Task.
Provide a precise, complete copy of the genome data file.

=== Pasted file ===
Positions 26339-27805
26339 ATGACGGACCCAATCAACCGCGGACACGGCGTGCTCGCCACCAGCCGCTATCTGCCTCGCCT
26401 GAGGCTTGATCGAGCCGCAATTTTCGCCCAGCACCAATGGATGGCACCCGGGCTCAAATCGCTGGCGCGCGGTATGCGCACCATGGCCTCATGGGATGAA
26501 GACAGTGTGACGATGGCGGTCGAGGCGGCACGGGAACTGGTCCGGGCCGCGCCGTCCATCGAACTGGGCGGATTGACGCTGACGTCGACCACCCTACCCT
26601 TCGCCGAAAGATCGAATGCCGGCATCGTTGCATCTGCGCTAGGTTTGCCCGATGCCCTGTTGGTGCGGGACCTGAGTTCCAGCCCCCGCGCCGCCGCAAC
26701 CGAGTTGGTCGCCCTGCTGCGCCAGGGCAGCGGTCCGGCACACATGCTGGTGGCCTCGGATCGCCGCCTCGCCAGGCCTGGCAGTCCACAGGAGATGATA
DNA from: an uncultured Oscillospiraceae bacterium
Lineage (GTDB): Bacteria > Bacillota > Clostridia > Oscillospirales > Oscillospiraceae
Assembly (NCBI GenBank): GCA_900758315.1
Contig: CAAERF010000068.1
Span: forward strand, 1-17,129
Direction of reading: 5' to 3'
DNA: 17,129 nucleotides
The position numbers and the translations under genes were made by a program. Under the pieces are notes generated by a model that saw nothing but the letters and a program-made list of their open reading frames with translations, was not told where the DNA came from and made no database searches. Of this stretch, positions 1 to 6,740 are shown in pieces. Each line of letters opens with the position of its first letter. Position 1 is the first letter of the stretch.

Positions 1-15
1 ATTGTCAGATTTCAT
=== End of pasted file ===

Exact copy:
Positions 26339-27805
26339 ATGACGGACCCAATCAACCGCGGACACGGCGTGCTCGCCACCAGCCGCTATCTGCCTCGCCT
26401 GAGGCTTGATCGAGCCGCAATTTTCGCCCAGCACCAATGGATGGCACCCGGGCTCAAATCGCTGGCGCGCGGTATGCGCACCATGGCCTCATGGGATGAA
26501 GACAGTGTGACGATGGCGGTCGAGGCGGCACGGGAACTGGTCCGGGCCGCGCCGTCCATCGAACTGGGCGGATTGACGCTGACGTCGACCACCCTACCCT
26601 TCGCCGAAAGATCGAATGCCGGCATCGTTGCATCTGCGCTAGGTTTGCCCGATGCCCTGTTGGTGCGGGACCTGAGTTCCAGCCCCCGCGCCGCCGCAAC
26701 CGAGTTGGTCGCCCTGCTGCGCCAGGGCAGCGGTCCGGCACACATGCTGGTGGCCTCGGATCGCCGCCTCGCCAGGCCTGGCAGTCCACAGGAGATGATA
DNA from: an uncultured Oscillospiraceae bacterium
Lineage (GTDB): Bacteria > Bacillota > Clostridia > Oscillospirales > Oscillospiraceae
Assembly (NCBI GenBank): GCA_900758315.1
Contig: CAAERF010000068.1
Span: forward strand, 1-17,129
Direction of reading: 5' to 3'
DNA: 17,129 nucleotides
The position numbers and the translations under genes were made by a program. Under the pieces are notes generated by a model that saw nothing but the letters and a program-made list of their open reading frames with translations, was not told where the DNA came from and made no database searches. Of this stretch, positions 1 to 6,740 are shown in pieces. Each line of letters opens with the position of its first letter. Position 1 is the first letter of the stretch.

Positions 1-15
1 ATTGTCAGATTTCAT